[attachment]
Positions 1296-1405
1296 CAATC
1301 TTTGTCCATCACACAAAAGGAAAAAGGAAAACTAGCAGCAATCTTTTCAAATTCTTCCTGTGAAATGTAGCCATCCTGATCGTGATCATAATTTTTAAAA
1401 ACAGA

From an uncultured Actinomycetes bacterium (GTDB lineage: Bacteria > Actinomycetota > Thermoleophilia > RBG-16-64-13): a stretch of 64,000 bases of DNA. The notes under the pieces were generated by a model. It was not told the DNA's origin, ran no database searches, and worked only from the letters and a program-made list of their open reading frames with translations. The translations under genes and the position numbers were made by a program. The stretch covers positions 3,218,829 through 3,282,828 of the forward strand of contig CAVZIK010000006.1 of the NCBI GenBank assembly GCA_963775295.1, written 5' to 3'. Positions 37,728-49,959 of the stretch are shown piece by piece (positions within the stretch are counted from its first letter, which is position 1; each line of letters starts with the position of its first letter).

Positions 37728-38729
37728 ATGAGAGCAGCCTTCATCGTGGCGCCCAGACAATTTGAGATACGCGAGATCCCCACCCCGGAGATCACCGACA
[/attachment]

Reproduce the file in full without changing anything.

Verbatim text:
Positions 1296-1405
1296 CAATC
1301 TTTGTCCATCACACAAAAGGAAAAAGGAAAACTAGCAGCAATCTTTTCAAATTCTTCCTGTGAAATGTAGCCATCCTGATCGTGATCATAATTTTTAAAA
1401 ACAGA

From an uncultured Actinomycetes bacterium (GTDB lineage: Bacteria > Actinomycetota > Thermoleophilia > RBG-16-64-13): a stretch of 64,000 bases of DNA. The notes under the pieces were generated by a model. It was not told the DNA's origin, ran no database searches, and worked only from the letters and a program-made list of their open reading frames with translations. The translations under genes and the position numbers were made by a program. The stretch covers positions 3,218,829 through 3,282,828 of the forward strand of contig CAVZIK010000006.1 of the NCBI GenBank assembly GCA_963775295.1, written 5' to 3'. Positions 37,728-49,959 of the stretch are shown piece by piece (positions within the stretch are counted from its first letter, which is position 1; each line of letters starts with the position of its first letter).

Positions 37728-38729
37728 ATGAGAGCAGCCTTCATCGTGGCGCCCAGACAATTTGAGATACGCGAGATCCCCACCCCGGAGATCACCGACA